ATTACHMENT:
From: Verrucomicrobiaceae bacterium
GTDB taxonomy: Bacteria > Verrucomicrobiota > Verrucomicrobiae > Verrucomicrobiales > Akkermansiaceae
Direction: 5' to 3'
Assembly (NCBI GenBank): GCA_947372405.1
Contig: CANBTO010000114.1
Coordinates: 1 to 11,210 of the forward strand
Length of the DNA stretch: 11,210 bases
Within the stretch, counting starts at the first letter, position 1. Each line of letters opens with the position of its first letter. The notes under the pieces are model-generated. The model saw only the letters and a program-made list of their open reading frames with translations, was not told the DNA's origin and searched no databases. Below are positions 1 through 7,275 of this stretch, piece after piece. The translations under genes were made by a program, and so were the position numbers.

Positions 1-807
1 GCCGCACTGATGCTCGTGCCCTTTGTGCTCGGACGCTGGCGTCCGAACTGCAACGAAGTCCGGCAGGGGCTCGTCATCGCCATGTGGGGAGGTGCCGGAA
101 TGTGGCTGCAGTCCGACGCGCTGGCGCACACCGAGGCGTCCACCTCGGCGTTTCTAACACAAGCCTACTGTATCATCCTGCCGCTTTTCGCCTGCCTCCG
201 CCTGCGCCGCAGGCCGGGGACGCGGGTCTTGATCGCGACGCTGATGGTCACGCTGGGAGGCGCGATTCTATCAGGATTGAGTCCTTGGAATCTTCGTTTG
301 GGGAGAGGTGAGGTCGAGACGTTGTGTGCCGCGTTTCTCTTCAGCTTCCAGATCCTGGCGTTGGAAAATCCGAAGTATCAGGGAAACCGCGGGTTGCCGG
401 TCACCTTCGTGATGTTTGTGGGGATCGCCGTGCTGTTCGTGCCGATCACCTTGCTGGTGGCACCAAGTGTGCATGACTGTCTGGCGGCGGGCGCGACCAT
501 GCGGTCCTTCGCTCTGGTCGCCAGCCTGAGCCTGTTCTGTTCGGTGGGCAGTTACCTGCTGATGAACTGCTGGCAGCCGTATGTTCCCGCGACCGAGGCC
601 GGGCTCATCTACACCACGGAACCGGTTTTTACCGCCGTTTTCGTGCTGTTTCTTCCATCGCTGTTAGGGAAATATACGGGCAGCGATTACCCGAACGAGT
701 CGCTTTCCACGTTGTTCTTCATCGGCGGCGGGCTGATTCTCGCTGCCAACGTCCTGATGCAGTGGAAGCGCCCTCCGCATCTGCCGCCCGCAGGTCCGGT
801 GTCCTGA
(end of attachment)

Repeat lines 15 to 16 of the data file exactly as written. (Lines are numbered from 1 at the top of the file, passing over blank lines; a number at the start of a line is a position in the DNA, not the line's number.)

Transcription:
501 GCGGTCCTTCGCTCTGGTCGCCAGCCTGAGCCTGTTCTGTTCGGTGGGCAGTTACCTGCTGATGAACTGCTGGCAGCCGTATGTTCCCGCGACCGAGGCC
601 GGGCTCATCTACACCACGGAACCGGTTTTTACCGCCGTTTTCGTGCTGTTTCTTCCATCGCTGTTAGGGAAATATACGGGCAGCGATTACCCGAACGAGT